Since terrestrial-isopods mainly live in soil, you will require some for the habitat. Place about 3 cm of moistened pot soil into the plastic container. The next layer will be approximately 5 cm of leaf litter, compost, or hardwood mulch. Ensure that none of these has been chemically treated or has any chemicals in them.

Empty the contents of the shipping container, including the paper towel, as the next layer. If the iso-pods have not all been dislodged from the paper towel, you can lightly crumple it and leave it inside the box. Spray the container’s inside with more water to moisten it before replacing the lid.

You can always adjust the size of the container to accommodate the growing population before transferring them to your bioactive enclosure.

How To Maintain-Isopods in a Live Vivarium With Predators

Iso-pods are a delicious snack for reptiles and amphibians. However, their job is not to provide food for these animals but to maintain a particular environment in the vivarium. If they keep getting preyed on, they will not have the numbers to sustain the ecological needs of your enclosure.

Keep your inhabitants or other animals in the enclosure well fed to ensure this does not happen. However, there are some species of animals that heavily prey on-isopods regardless of this measure. Animals like Dart Frogs have been known to primarily consume-isopods and dwindle their population. In this case, it would be advisable to periodically introduce a starter culture of microfauna to keep the numbers high.

Keeping a healthy population-of-isopods would be advisable if your enclosure has particularly large organisms. Larger organisms create more significant amounts of waste, requiring more work to clean up. If you only have a handful of microfauna doing the job, you risk waste accumulation and, therefore, fungal infestation in your enclosure.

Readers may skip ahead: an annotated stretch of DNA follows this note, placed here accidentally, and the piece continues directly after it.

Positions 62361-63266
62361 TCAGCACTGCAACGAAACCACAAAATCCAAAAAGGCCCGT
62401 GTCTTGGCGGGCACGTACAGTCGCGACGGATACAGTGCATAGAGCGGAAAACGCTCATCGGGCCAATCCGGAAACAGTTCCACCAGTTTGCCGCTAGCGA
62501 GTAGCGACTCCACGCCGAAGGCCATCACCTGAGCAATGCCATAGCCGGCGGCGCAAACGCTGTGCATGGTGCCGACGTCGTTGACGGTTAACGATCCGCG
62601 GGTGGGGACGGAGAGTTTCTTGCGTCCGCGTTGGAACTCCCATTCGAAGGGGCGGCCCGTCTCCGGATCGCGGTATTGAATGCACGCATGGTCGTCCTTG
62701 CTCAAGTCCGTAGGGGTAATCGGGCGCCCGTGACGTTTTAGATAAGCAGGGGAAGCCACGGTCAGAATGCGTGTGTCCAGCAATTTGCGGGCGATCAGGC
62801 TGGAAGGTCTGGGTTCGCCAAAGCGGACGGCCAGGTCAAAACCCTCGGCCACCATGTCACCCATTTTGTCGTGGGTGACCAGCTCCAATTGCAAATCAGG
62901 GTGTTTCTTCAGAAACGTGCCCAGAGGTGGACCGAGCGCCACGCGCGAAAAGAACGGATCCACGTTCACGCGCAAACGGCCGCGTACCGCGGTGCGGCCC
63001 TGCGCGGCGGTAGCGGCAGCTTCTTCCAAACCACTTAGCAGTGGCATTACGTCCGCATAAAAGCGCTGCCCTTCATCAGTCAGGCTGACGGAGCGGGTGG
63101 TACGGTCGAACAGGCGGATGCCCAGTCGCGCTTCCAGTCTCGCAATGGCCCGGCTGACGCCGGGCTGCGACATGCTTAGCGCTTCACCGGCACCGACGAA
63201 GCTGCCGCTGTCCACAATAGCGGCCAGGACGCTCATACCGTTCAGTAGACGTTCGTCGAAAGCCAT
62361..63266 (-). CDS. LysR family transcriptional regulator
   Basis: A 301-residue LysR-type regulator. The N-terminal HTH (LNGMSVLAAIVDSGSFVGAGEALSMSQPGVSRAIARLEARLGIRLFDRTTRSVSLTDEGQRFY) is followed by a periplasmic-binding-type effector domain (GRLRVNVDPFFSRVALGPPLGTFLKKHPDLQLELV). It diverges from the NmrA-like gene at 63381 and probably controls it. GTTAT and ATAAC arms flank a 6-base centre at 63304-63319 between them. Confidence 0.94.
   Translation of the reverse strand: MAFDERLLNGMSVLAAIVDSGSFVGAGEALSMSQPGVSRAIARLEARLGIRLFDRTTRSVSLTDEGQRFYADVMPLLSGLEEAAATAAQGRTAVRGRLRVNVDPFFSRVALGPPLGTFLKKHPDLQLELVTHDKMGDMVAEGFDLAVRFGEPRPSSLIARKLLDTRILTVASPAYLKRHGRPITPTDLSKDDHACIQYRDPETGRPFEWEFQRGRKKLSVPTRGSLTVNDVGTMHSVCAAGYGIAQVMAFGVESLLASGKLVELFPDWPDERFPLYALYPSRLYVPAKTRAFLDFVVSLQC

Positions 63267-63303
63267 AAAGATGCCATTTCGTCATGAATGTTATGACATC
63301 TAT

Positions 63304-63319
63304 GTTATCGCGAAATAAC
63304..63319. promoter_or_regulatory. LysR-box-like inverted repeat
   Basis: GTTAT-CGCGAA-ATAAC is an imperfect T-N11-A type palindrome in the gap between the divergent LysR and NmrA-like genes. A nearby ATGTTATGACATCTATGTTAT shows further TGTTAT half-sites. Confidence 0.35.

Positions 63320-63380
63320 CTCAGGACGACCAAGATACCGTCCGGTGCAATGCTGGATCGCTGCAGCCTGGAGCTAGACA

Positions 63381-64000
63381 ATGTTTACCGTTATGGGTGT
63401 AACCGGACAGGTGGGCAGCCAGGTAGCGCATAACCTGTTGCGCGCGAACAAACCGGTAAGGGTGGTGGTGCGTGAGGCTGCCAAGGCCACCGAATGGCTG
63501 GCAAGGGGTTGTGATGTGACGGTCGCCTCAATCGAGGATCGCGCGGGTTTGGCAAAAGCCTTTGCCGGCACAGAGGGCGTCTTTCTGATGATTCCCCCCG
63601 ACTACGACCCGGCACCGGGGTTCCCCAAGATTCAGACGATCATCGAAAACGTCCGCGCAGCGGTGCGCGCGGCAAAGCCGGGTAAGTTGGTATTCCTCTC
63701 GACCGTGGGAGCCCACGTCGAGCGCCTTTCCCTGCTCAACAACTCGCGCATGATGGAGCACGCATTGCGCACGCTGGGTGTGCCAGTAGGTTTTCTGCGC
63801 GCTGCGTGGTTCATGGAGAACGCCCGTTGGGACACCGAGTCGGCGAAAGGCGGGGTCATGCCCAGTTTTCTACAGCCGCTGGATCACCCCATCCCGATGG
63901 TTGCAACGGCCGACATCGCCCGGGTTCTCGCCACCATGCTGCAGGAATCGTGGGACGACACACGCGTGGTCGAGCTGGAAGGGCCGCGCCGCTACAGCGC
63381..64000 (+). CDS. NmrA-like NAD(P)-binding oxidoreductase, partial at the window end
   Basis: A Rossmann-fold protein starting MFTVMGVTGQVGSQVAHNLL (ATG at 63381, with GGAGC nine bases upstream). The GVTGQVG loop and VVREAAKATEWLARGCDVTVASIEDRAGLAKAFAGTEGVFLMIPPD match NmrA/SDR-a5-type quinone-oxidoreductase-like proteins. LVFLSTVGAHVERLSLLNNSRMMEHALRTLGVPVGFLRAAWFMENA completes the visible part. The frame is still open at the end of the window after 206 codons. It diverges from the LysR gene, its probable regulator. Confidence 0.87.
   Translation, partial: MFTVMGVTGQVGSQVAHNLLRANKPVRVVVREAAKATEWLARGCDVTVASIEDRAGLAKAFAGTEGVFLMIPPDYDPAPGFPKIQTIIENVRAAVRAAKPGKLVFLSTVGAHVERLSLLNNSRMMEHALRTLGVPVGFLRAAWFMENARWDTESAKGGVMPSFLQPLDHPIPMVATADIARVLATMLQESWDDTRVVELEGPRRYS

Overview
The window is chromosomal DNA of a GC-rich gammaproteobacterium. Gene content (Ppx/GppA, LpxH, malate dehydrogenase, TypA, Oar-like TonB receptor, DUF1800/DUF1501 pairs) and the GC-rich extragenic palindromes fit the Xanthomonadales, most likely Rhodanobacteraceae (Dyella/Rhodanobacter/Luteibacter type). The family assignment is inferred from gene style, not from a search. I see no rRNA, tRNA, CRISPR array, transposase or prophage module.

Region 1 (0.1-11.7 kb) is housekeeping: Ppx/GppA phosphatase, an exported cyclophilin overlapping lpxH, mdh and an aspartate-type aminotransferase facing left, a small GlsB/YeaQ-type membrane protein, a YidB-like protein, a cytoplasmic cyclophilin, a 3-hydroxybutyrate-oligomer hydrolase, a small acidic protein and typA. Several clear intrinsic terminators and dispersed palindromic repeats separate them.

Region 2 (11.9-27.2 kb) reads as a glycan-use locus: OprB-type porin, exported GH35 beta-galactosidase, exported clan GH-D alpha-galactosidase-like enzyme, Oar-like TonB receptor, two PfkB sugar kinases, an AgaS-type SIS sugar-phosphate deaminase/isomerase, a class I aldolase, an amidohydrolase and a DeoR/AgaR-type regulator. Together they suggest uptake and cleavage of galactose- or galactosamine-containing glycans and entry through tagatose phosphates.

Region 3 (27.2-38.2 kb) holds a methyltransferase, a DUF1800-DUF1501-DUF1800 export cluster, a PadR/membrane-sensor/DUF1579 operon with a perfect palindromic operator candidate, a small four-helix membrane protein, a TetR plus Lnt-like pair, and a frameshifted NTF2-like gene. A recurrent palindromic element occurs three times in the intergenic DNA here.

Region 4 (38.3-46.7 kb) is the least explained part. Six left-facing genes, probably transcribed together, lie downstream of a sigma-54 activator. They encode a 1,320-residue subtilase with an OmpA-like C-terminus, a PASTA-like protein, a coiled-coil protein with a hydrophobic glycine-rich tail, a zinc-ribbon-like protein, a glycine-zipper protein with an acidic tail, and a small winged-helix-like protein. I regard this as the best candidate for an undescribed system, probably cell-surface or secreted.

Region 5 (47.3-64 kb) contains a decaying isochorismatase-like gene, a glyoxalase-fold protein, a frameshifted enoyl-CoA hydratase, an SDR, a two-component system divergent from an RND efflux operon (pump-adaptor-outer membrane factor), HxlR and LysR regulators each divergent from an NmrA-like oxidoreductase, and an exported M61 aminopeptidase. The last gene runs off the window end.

Diet and Nutrition

Despite the differences in species, iso-pods have a one size fits all approach to food. They are mainly detritivores which means they consume dead or decaying matter. They are also carnivores, grazers, parasites, and filter feeders. They may occupy one or more of these ecological niches in a food pyramid.

Isopods-generally digest cellulose as their primary source of energy. This is why keeping leaf litter and hardwood mulch in your terrarium is essential. Ensure the leaves have been sterilized by exposing them to a temperature of 200 degrees F for 30 minutes. If this seems too much work, you can buy some ready to go. When selecting wood for your iso-pods, always go for soft woods such as cork bark or anything that will quickly decompose in a humid environment. You can also introduce a bioactive substrate such as organic compost. Although plants mainly use them, isopods-enjoy them too.

Like human beings, the food combination matters. To ensure a healthy population, you must feed your iso-pods a balanced diet. Ensure their food contains a protein source, calcium, and a variety of vitamin sources. This can be done by introducing fruits and vegetables, egg shells, cuttlefish bones, shrimp, etc., to their litter. However, don’t go overboard with the food, as it will likely go to waste or become mouldy. Remove any food substances from the enclosure as soon as they exhibit signs of moulding.

A more accessible source of a balanced diet for your iso-pods would be to purchase commercially packaged foods that contain all the necessary nutrients. Isopod-cereal from our stores has the nutritional values required to guarantee a healthy population-of-isopods.

Temperature, Humidity, and Moisture

Isopods don’t require much in the name of maintenance. But some environmental conditions must be maintained to ensure they thrive in their new habitat.

The soil should always be moist to ensure the isopods don’t dry out. Since moisture and humidity go hand in hand, a humid environment is guaranteed by the moisture content of the soil in your habitat.

Ensure you place your container away from direct sunlight. Exposure to sunlight tends to dry up the soil rapidly. Since the enclosure is made of plastic, the sun will also increase the internal temperatures due to the greenhouse effect. The ideal temperature of your container should be maintained at 68-72 degrees F.


Isopods are an exciting species to have in your terrarium. They can be kept as pets or introduced to an environment engineered to study their ecological responsibilities. These creatures can be as tiny as one inch long, while some species can grow up to 16 inches. Ensure you wash your hands before and after handling these microfaunae.